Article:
I once entertained the idea that I would prove Catholicism wrong. I would convince my wife, through the overwhelming historical evidence I was so sure to find, and then we would start shopping for a non-Catholic church to join. Ironically, many of our readers find themselves in a similar situation: shopping for a spiritual home. The idea stopped me cold.
Recently I wrote a post about decision making. One of the key problems that anyone facing a decision has to grapple with is search costs. If you tend to be a maximizer or optimizer, you agonize over decisions. You search high and low for every shred of information about a product, or service, in the hope that you will land upon the optimal choice that will deliver happiness etc. In your quest to know everything (as a maximizer, you need complete information), your search costs are high, gargantuan.
The idea of searching for the one best church among a multitude of denominations was daunting, to say the least. I saw it as an exercise with about as much spirituality as searching for the right country club. I want to go where I feel welcome, and where I am comfortable. I want to go to church with people like me. So where to begin? The phone book? No, you start satisficing by limiting your search costs. You seek referrals and the opinions of others.
I have an idea! Why not go to the church that we helped build while I was a child? Surely my Mom (who lives in my hometown too) still goes there. But no luck: she had moved on, as many of your family members may have too.
Then why not try to decide why Mom chose to become a Presbyterian instead of remaining a non-denominational Christian, and go to church with her? Or maybe keep going to the Catholic Church with my wife and kids while I pondered further. Inertia is another side-effect of monumental search costs. I told myself I would use this inertia to prove that Catholicism was in error! Or not, as it turns out in my case.
“Sandy C” sent this comment the other day on Webster’s post sharing, which shared a comment from our dear reader Mujerlatina. Here’s what Sandy wrote:
Mujerlatina’s story actually gives me great comfort because of her statement “The mysticism, the Real Presence, the devotions and popular piety all continue to call me ‘home.’” As an former Evangelical hurt by a string of pastors who thought the church was “all about them”, I find great solace in thinking the Catholic Church is what is says it is. It IS the Real Presence. It is bigger than its historical excesses before the Reformation, the recent abuse scandals involving American priests, criticism over Vatican II and the “watered down” liturgy, any one priest and any one Pope. Too many Evangelical churches I’ve known revolve around the pastor and when the pastor moves on (by choice, retirement, scandal, or whatever), the church changes so as to be unrecognizable. I need more. I need the promises of Christ that “I will never leave you,” and “I will not leave you without a Comforter” and “the gates of hell will not prevail against it (the Church).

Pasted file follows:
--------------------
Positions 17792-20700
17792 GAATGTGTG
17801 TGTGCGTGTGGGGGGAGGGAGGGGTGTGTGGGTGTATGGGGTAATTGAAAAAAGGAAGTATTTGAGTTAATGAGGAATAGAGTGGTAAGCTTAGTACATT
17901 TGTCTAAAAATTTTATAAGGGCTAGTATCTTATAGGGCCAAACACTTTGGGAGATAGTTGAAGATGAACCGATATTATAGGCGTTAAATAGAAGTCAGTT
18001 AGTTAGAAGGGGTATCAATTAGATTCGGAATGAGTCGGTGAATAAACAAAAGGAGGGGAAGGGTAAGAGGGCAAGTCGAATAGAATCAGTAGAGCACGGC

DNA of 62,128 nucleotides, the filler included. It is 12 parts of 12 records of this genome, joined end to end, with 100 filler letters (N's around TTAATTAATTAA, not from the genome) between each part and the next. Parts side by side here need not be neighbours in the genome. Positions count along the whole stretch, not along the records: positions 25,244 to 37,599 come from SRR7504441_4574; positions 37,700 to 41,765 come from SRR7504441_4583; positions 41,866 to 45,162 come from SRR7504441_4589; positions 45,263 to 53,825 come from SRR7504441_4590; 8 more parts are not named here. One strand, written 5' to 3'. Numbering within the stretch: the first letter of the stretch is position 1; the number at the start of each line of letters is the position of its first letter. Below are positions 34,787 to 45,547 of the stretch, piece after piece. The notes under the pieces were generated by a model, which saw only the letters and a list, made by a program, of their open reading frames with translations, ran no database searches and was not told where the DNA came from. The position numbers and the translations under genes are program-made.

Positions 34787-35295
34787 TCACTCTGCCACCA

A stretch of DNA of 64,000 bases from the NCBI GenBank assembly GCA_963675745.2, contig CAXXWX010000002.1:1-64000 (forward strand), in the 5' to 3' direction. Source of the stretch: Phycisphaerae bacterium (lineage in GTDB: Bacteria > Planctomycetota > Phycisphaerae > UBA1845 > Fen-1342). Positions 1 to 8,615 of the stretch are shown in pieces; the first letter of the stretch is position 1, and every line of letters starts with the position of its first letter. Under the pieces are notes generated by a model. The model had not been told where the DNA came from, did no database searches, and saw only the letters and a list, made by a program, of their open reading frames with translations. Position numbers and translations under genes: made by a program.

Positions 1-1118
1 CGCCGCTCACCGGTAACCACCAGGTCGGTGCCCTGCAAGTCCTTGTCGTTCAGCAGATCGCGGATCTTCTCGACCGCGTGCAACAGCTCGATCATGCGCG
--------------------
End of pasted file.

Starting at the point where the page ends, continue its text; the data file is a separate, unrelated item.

I agree with these sentiments. As a guy who sat in the pews with my cradle Catholic wife for 18 years before I heeded “the call,” I was unaffected by the priesthood too. Priests came, and went, like good soldiers for Christ. The congregations always endured. Was I unaffected? My wife was not overbearing about her faith. If anyone was overbearing about faith, it was me.
In the readings for today, St. Paul exhorts Timothy:
For this reason, I remind you to stir into flame the gift of God that you have through the imposition of my hands.For God did not give us a spirit of cowardice but rather of power and love and self-control. So do not be ashamed of your testimony to our Lord,nor of me, a prisoner for his sake;but bear your share of hardship for the Gospel with the strength that comes from God. (2 Timothy 1:6-8)
This isn’t the newfangled “prosperity gospel” that has become popular of late. This is the hard road, the Sermon on the Mount. I find strength and solace as I travel this path and am thankful for the many graces the Sacraments provide to succor the flock as we follow our Shepherd down this rough path.
In today’s Office of Readings, St John Chrysostom exhorts us to remember that St. Paul, great as he was, was human like us:
Are you surprised at my saying that if you have Paul’s merits, you will share that same reward? Then listen to Paul himself: “I have fought the good fight, I have run the race, I have kept the faith. Henceforth a crown of justice awaits me, and the Lord, who is a just judge, will give it to me on that day – and not to me alone, but to those who desire his coming.” You see how he calls all to share the same glory?
Now, since the same crown of glory is offered to all, let us eagerly strive to become worthy of these promised blessings. In thinking of Paul we should not consider only his noble and lofty virtues or the strong and ready will that disposed him for such great graces. We should also realise that he shares our nature in every respect. If we do, then even what is very difficult will seem to us easy and light; we shall work hard during the short time we have on earth and someday we shall wear the incorruptible, immortal crown. This we shall do by the grace and mercy of our Lord Jesus Christ, to whom all glory and power belongs now and always through endless ages. Amen.
I thank God that I recognized the call in time.